Archive for the ‘learning’ Category

Teachers: thousands of free learning resources   Leave a comment

Unleash Web Learning
This packed resource has reviewed over 200 web sites – over 100 pages. All the sites are free – no membership costs to use the content. You save time because we researched the zillions of web sites and culled these nuggets. Included are sites for your Professional Development. Or, use this for classroom activity, homework, or special assignment. Pick and choose sites covering science, math, software, Microsoft Office tutorials, and much more. Each site listed has links on its’ page to more resources …. so this eBook gives you over 1,000 new web resources at your fingertips. Have all this for a donation at

Revise and Move Forward
Explore your understanding of who you are with over 500 resources (all free) at


Posted April 29, 2010 by Jack in learning

K12 Project Based Learning – Top Best Resources   Leave a comment

These cover all the content areas and are FREE to use.”

Project Based Learning (PBL) provides opportunities for students to collaborate on specific tasks to resolve one or more challenges. The effort is driven by asking questions that feed the investigative processes where students do some level of research to collect data and then draw conclusions by summarizing what they found.

Read the article and reduce your learning curve on PBL … share it with your colleagues and get all the students at your school on the best track.

This ain’t just ’bout your class, it’s how you prepare your students for better careers as life long learners.

Happy Hump Day, Jack

Posted April 8, 2009 by Jack in learning, PBL

Education Guiding Principles: Responsibility   Leave a comment

Typically one might consider responsibility to be “towing the line” or doing behaviors that are expected under certain circumstances.  In education responsibility is more a compilation of ownership, right action, and congeniality. I think educational experiences come in all shapes and sizes but the deeper they resound the more organized chaos is present.

Students must own the effort they make, which in the end will translate into the knowledge they acquire from the activity exercise during class: what they learned.  The easiest way this I’ve  accomplished this is using relevant lessons – a lesson that relates what is being taught in class as somehow enhancing student life skills or enhancing the quality of student life outside of school.

While working in a class activity there is certain action that is beneficial to obtaining learning. For example, if Johnny and Anita are chatting it up – not working on the activity tasks:  working with other students to investigate, collect information, and make educated guesses, then there isn’t really much hope they are acquiring the necessary info to learn anything. But, just nudging them to focus on the tasks while they continue chatting it up will transform a wasted activity into a contribution to their acquiring necessary info in the goal of completing class work. Digital students can multi-task better than I and many other “adults.”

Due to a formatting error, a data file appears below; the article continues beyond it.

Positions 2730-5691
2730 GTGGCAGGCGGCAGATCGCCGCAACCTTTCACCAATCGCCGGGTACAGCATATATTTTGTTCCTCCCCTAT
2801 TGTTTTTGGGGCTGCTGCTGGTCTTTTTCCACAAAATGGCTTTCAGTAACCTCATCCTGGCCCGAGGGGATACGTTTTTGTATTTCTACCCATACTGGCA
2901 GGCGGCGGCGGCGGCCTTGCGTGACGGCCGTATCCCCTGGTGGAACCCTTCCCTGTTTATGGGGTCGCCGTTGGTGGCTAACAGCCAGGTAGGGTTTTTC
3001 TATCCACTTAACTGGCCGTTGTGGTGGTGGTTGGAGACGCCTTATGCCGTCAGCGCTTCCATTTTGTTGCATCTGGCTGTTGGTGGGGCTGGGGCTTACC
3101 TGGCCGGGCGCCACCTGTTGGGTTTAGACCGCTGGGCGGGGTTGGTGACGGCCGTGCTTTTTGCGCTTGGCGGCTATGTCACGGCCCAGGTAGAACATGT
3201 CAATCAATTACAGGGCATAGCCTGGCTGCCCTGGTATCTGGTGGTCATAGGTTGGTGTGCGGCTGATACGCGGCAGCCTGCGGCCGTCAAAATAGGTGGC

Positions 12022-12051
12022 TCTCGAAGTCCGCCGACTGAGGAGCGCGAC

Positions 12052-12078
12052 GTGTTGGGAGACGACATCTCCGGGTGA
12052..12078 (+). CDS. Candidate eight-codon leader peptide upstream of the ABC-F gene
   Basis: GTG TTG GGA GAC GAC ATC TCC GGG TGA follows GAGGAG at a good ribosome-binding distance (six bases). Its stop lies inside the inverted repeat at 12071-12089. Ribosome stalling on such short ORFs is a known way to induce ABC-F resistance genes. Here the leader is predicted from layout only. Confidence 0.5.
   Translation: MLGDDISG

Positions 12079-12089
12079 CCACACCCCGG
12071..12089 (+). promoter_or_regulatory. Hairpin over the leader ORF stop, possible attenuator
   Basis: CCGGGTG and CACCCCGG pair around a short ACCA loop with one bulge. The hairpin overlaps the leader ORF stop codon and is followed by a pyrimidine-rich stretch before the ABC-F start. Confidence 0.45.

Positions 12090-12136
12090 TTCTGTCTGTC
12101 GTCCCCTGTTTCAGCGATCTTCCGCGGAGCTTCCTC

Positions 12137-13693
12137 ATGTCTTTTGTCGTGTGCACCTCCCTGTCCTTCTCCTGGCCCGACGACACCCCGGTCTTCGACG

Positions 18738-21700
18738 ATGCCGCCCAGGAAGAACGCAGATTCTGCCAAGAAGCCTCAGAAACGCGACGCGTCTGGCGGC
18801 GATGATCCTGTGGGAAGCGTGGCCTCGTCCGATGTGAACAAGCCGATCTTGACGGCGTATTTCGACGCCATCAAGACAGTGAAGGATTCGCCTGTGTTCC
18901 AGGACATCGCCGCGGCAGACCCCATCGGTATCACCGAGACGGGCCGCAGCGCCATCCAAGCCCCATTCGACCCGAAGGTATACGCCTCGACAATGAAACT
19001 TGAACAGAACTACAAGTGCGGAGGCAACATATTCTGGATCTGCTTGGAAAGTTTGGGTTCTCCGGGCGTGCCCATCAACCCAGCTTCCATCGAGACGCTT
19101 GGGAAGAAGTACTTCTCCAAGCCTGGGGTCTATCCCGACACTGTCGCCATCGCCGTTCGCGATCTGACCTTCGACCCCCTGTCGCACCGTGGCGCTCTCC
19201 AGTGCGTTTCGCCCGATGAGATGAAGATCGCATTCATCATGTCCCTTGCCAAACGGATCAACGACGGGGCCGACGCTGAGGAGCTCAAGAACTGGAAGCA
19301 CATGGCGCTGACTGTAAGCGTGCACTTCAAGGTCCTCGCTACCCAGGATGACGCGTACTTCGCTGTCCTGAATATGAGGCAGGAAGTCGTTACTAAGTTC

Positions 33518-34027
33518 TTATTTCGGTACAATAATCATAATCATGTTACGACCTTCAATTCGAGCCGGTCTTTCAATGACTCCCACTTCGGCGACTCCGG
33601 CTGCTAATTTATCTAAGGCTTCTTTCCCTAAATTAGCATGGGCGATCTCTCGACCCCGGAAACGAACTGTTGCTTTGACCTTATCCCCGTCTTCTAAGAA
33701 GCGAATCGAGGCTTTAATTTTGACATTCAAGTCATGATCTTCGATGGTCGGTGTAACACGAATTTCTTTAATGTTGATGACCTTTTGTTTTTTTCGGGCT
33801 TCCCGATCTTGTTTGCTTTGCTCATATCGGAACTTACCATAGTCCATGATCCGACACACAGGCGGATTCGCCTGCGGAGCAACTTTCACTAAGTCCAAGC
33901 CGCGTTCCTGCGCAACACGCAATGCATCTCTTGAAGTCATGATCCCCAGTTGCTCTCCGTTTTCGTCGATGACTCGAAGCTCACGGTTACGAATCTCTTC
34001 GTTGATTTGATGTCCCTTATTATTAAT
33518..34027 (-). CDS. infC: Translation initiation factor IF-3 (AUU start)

Every situation has some form of decorum and class decorum is set forth in classroom management polices and activity guidelines.  A class without some guidelines is unorganized chaos.  The line separating unorganized chaos and organized chaos is very fine, but the difference is organized chaos has the existence of assimilating learning above and beyond survival skills.  For example, at the K-12 level, telling students they need to use the supplies and their notes to make a poster explaining XYZ has less learning potential then enhancing those instructions by asking students to include specific information in the poster: title, theme, illustration of cause and effect.

When students are expressing responsibility they are producing a context that naturally builds life skills. In these situations a “ teacher” moves out of the traditional role of being  the classroom “expert” dispelling wisdom, instead she/he is a facilitator – a resource for students – that guides the learning  taking place.


Posted December 30, 2008 by Jack in learning

Get ready, set and go to digital learning materials – for free   Leave a comment

Hey, what if we got rid of the textbooks and allowed teachers to share digital texts and course materials? Then any teacher can modify/translate/contextualize that material for their class … oh yeah, it’s all free to do this. Would you use it? I would in a heart beat. This video below, Richard Baraniuk, shows this has already begun around the world … it’s being realized right now in an effort called Connexions.

Posted March 11, 2008 by Jack in Curriculum, learning, technology

US Dept of Ed – reinventing approach to education?   Leave a comment

Straight from the top – US Department of Education is promoting the Equipped For the Future (EFF) program which is based on constructivism – an active process of knowledge construction allowing learners to use prior knowledge to shape meaning of today’s’ experiences and therefore acquire new knowledge.

I think this reading will benefit a teacher or parent in any country. To me, this program, if implemented correctly, will turn the tide and immensely benefit K-12 education.